10
Mar
11

ashes to ashes

I don’t get it.

I did it, but I don’t get it.

Tonight’s reading, from Matthew — When one fasts, don’t disfigure your face as the hypocrites do so that those who see you on the street know that you’re fasting, for there your reward will be, but put oil in your hair, and go out into the world with a smile on your face, and your Father, who sees you fasting in secret, will reward you in heaven.

And then we have the pastor put ashes on our forehead.

For those of you who haven’t figured it out already, I am very !!! conflicted about religion. I have often in my life felt the presence of an enormous spiritual power, although it seems to me to stem more from our collective energy than from a Benevolent Dictator, but there it is — something enormous and beautiful and far beyond the understanding of my feeble little mind.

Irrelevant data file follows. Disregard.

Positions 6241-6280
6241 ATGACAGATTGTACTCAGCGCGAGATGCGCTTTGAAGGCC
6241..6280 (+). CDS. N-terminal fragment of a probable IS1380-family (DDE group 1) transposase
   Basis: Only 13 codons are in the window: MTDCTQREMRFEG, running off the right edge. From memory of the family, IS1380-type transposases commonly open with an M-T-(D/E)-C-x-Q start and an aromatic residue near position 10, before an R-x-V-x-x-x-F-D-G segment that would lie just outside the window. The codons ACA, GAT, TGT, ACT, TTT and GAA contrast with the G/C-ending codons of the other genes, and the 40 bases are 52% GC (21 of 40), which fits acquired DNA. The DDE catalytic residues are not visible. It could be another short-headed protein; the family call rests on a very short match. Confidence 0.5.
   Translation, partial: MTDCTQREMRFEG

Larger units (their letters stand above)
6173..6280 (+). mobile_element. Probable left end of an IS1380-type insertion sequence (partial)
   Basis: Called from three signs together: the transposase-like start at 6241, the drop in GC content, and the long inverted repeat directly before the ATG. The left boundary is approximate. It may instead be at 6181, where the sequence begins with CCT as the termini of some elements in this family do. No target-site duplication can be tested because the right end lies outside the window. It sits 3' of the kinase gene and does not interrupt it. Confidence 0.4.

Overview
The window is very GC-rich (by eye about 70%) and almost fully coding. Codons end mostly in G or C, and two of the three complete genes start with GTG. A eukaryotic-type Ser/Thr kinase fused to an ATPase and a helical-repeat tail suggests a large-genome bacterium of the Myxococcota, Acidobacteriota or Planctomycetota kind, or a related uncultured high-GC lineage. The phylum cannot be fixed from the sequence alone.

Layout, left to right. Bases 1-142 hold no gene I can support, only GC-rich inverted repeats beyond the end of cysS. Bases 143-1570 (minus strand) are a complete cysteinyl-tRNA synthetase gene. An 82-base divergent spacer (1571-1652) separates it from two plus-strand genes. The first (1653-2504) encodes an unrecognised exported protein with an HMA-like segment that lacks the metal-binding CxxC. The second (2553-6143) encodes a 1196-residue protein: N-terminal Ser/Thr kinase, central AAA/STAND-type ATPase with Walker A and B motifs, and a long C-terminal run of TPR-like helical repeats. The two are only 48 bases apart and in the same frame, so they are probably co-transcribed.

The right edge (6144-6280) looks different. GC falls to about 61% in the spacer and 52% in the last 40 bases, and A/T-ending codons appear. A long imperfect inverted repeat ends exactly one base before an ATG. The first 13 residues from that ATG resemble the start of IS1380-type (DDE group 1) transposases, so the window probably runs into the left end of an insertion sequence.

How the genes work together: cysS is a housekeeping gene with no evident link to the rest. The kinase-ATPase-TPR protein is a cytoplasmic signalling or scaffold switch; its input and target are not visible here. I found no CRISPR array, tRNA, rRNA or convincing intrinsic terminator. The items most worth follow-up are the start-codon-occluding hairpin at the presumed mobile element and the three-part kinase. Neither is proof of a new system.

And, I have a church job. This church job allows me to a) teach ~ 4 fewer hours less every week, and b) play great music every Sunday, working with other wonderful musicians and for a congregation which really seems to appreciate what I have to offer from a musical standpoint. (After the service tonight, as I finished the Postlude — the second Barber Excursion, which conforms to the dark and somber mood of Ash Wednesday — my biggest fan, Paul, whom I believe to be in his 60s, gave a silent “whoop whoop” with his fist.) I don’t generally take communion, as I am usually playing during Communion, and am not really sure I’m comfortable with the cannibalistic-ritual of consuming the “body” of Christ anyway. But as I waited for the pastors to complete the imposition of ashes, and wasn’t playing the “background” music at the time, I listened to them intone repeatedly, “From dust you come, and to dust you shall return,” and decided there wasn’t really anything wrong with being reminded of that, so up I went.